A thought: Many people say how much like our characters we BW actors are in life or that we grew to be like them in real life. I always found that particular concept of a self-fulfilling prophecy odd and not true. I just think it was great casting by Karen Rea. We, as actors, could hardly be like each character we play, as they are so varied! I am certainly not like Peggy in real life. But, I really enjoyed creating and playing her.
More trivia: the adorable little blonde girl who played Jan’s (Matt) and my (Peggy) daughter is Jan’s actual real-life daughter…There was quite a bit of that type of down-home casting in the film, i.e. John’s wife playing the bride, etc. I also remember Jake Busey, a toddler at the time, being around, but I don’t remember if he was actually filmed.
Memories of the Mexico bar-fight scene?
There’s another scene where we’re all walking down a dark Tijuana street and we’re approached by a creepy drug dealer played by John Milius! And he was very good. He made me laugh and laugh; I could hardly breathe from trying not to laugh in the scene and would burst out laughing when he yelled Cut. It still makes me laugh when he says that line to me when I see him.
The water hose scene was a very fast, one-take scene, for obvious reasons. I was so nervous I wouldn’t get it right and knew the consequences if I didn’t, so I did get it right! I was so relieved.
Then also, because we were portraying an earlier era, there was research involved in that to be authentic to the time. I also created a biography for my character that I could refer to. Plus, since I was playing a person loosely based on a real-life girl John and Denny had known, I interviewed them both about her. Her name was changed in the script. I wanted Peggy to “grow up” on camera, and I think that worked out.
In “Valley Girl” you played the ultimate hot mom who seduces her daughter’s “crush”… Was this a fun part to play?
I was secretly pregnant when I shot the famous scene by the pool, so instead of wearing a bikini as requested, I wore a big shirt, shorts and heels. Eventually, everyone figured out why. My son and I always joke that it was his pre-natal film debut. I also liked the homage to The Graduate, “…plastics…”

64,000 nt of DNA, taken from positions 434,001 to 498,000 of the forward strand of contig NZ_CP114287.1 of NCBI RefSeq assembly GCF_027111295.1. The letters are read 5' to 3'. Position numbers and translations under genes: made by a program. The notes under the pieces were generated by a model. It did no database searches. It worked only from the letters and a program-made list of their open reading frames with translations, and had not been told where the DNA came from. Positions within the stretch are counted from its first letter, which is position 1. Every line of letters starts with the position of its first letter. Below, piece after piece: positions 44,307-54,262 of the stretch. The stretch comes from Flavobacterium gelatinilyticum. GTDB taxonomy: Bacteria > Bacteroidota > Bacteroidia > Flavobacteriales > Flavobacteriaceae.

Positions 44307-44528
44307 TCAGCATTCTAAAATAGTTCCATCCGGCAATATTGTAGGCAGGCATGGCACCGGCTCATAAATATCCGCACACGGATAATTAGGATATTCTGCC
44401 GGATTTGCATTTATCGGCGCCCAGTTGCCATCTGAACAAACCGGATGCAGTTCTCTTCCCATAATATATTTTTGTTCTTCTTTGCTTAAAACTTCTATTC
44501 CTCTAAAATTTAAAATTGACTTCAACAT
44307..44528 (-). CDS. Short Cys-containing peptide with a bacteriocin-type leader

You have a brief but memorable part in “Stir Crazy” alongside Gene Wilder… How was it working with Gene in this?
You played the late Bill Bixby’s girlfriend in “The Incredible Hulk Returns”… What are some key memories working with Bill on this project?
I am surprised that he lived as long as he did, with the burden of his life’s tragedies that he endured. Imdb, as usual, has it wrong; Bill directed it, not Nick. But, I would like to also say something about the late Nick Corea, the writer and producer of the show. He was a great talent, and a Vietnam vet, an enigma, whom I adored as I did Bill. They were a great team… I also am still very fond of Lou Ferrigno, whom I run into now and then and keep up with on Facebook.
Any memorable moments working on “Eddie Macon’s Run”?
You appeared in “The Unknown” alongside your son, Dylan… How was it working on the same movie?
He’s a wonderful actor. I was so proud of him. The producers had asked me if I wanted to play Dylan’s mom just for fun. I only had two small scenes, but I jumped at the once-in-a-lifetime chance. I believe one of my two little scenes was cut out in editing, but that wasn’t important to me.
You’re in an exciting new TV series that just sold to NBC… What’s this show called?
Who do you play on “Persons Unknown”?
What are some other memorable television roles?
Another favorite is the TV movie SECRET SINS OF THE FATHER, for which I received my second EMMY nomination. I loved that as well since it was directed by Beau Bridges – who also played my husband – and many of the wonderful Bridges clan were in it.
A few words about the following:
And what are some future projects and/or websites or charities you’re involved in?
There is a wonderful charity, Heart of a Horse, which I have recently become involved with. They rescue horses from the slaughterhouse and from other terrible circumstances. They exist on donations and are currently feeding and housing 400 horses. They need money, publicity and homes for the horses. They are online at www.heartofahorse.com. As a former rodeo competitor, horses are near and dear to my heart… I am also finally getting a website done. It’s (surprise!) www.leepurcell.com and should be up in a couple of months. Plus, my Facebook fan page is newly up, and I would love to hear from fans there.
Something else that I think will interest people is a documentary on Big Wednesday is being done as of this writing. Greg MacGillivray (Oscar winner for EVEREST) is doing it. He worked on Big Wednesday. I have already been interviewed for it at my house, and I know they also interviewed John, Jan, Billy, Denny, Gary and Steven Spielberg, Francis Ford Coppola and Quentin Tarantino, among others. I have a terrific photo of John, Steven, George Lucas and me taken outside the soundstage at Warner Bros that they are using in the documentary. There is such an amazing after-life to Big Wednesday, which continues to gratify and astonish all of us who worked on it.
So, life is good. Enjoy it. Every day is a gift.
Interview by James M. Tate
Linda’s Yahoo Lee Purcell fan group (which provided some of the photos)